Skip to main content

Advertisement

Malaria smear positivity among Kenyan children peaks at intermediate temperatures as predicted by ecological models

Article metrics

Abstract

Background

Ambient temperature is an important determinant of malaria transmission and suitability, affecting the life-cycle of the Plasmodium parasite and Anopheles vector. Early models predicted a thermal malaria transmission optimum of 31 °C, later revised to 25 °C using experimental data from mosquito and parasite biology. However, the link between ambient temperature and human malaria incidence remains poorly resolved.

Methods

To evaluate the relationship between ambient temperature and malaria risk, 5833 febrile children (<18 years-old) with an acute, non-localizing febrile illness were enrolled from four heterogenous outpatient clinic sites in Kenya (Chulaimbo, Kisumu, Msambweni and Ukunda). Thick and thin blood smears were evaluated for the presence of malaria parasites. Daily temperature estimates were obtained from land logger data, and rainfall from National Oceanic and Atmospheric Administration (NOAA)’s Africa Rainfall Climatology (ARC) data. Thirty-day mean temperature and 30-day cumulative rainfall were estimated and each lagged by 30 days, relative to the febrile visit. A generalized linear mixed model was used to assess relationships between malaria smear positivity and predictors including temperature, rainfall, age, sex, mosquito exposure and socioeconomic status.

Results

Malaria smear positivity varied between 42–83% across four clinic sites in western and coastal Kenya, with highest smear positivity in the rural, western site. The temperature ranges were cooler in the western sites and warmer in the coastal sites. In multivariate analysis controlling for socioeconomic status, age, sex, rainfall and bednet use, malaria smear positivity peaked near 25 °C at all four sites, as predicted a priori from an ecological model.

Conclusions

This study provides direct field evidence of a unimodal relationship between ambient temperature and human malaria incidence with a peak in malaria transmission occurring at lower temperatures than previously recognized clinically. This nonlinear relationship with an intermediate optimal temperature implies that future climate warming could expand malaria incidence in cooler, highland regions while decreasing incidence in already warm regions with average temperatures above 25 °C. These findings support efforts to further understand the nonlinear association between ambient temperature and vector-borne diseases to better allocate resources and respond to disease threats in a future, warmer world.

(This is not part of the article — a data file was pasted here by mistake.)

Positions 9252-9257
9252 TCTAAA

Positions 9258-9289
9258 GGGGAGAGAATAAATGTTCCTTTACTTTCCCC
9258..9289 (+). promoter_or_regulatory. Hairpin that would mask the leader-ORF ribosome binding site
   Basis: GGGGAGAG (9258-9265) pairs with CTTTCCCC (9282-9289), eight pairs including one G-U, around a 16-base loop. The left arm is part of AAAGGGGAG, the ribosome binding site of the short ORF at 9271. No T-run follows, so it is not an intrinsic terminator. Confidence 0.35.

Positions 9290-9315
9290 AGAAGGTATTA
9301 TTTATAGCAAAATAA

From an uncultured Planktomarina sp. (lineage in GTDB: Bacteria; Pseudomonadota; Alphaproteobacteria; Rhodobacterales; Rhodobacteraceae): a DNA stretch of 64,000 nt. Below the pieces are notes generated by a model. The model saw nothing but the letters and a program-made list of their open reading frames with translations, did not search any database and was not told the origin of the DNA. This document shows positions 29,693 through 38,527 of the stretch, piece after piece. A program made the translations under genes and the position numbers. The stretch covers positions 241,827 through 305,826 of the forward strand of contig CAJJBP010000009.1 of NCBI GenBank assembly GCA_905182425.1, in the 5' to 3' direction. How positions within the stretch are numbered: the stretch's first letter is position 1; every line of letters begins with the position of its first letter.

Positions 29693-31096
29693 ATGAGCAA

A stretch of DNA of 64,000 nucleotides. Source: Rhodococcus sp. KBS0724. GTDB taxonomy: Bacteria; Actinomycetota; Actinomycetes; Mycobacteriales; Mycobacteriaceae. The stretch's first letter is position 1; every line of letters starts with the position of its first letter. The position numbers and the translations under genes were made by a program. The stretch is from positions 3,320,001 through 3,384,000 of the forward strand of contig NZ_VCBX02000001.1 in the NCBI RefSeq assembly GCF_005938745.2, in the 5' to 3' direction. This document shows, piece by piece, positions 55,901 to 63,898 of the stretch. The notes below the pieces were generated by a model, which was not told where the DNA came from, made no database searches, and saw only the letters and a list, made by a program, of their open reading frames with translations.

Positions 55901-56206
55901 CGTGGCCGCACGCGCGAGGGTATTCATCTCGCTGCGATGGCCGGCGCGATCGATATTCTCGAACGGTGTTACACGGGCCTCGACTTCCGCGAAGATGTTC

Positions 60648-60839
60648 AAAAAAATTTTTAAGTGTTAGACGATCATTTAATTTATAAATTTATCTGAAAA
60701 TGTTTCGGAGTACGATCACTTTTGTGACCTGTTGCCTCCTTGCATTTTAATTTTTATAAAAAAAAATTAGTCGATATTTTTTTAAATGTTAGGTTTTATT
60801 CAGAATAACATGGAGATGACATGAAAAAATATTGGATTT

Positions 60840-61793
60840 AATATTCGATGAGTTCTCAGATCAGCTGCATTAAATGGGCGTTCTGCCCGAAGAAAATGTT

Background

The borders of the malaria belt in Africa are largely determined by climactic factors that limit suitability for both the Anopheles mosquito vector and the Plasmodium parasite [1]. Temperature, rainfall, and humidity affect the survival and transmission of malaria parasites. Aridity restricts Anopheles survival and ability for adult vectors to contribute to parasite transmission, explaining the lack of malaria north of the Saharan desert [2, 3]. Ambient temperature has also long been recognized as an important determinant of suitability limits for malaria transmission with effects on the life-cycle of the Plasmodium parasite and Anopheles mosquito vector [4,5,6,7]. The mosquito traits affecting malaria transmission include survival, abundance, feeding, development and competence. The parasite incubation rates and reproductive rates within the mosquito also affect malaria transmission [8]. As mosquitoes are cold-blooded ectotherms, temperature affects each of these traits and, in turn, malaria transmission intensity.

Early malaria models used linear estimates of mosquito and parasite physiology and estimated the thermal optimum for transmission at 31 °C [9, 10]; however, many of these biological processes are not linear, but instead are unimodal with a predicted optimum occurring at ambient temperatures regularly occurring in the environment. When using more accurate unimodal (hump-shaped) curves derived from temperature-controlled experiments to describe the relationship between temperature and mosquito survival, development, reproduction, biting, and egg laying rates, vector competence, and parasite development rate in the mosquito [4, 11,12,13,14], this transmission optimum was revised to 25 °C and malaria transmission was predicted to be bounded by 17 °C and 34 °C [15]. Previously, malaria risk was expected to broadly increase with warming climates; however, with peak transmission predicted at a lower ambient temperature, it is expected that climate warming will shift highly endemic areas to seasonal epidemics as suitability declines toward the upper thermal limit, and previously cooler, malaria free zones towards endemicity as temperatures approach the optimum [16]. These estimates suggest that small changes in temperature can dramatically alter the regions at risk for malaria transmission, and that impacts of climate warming on malaria transmission will not be uniform in magnitude or direction.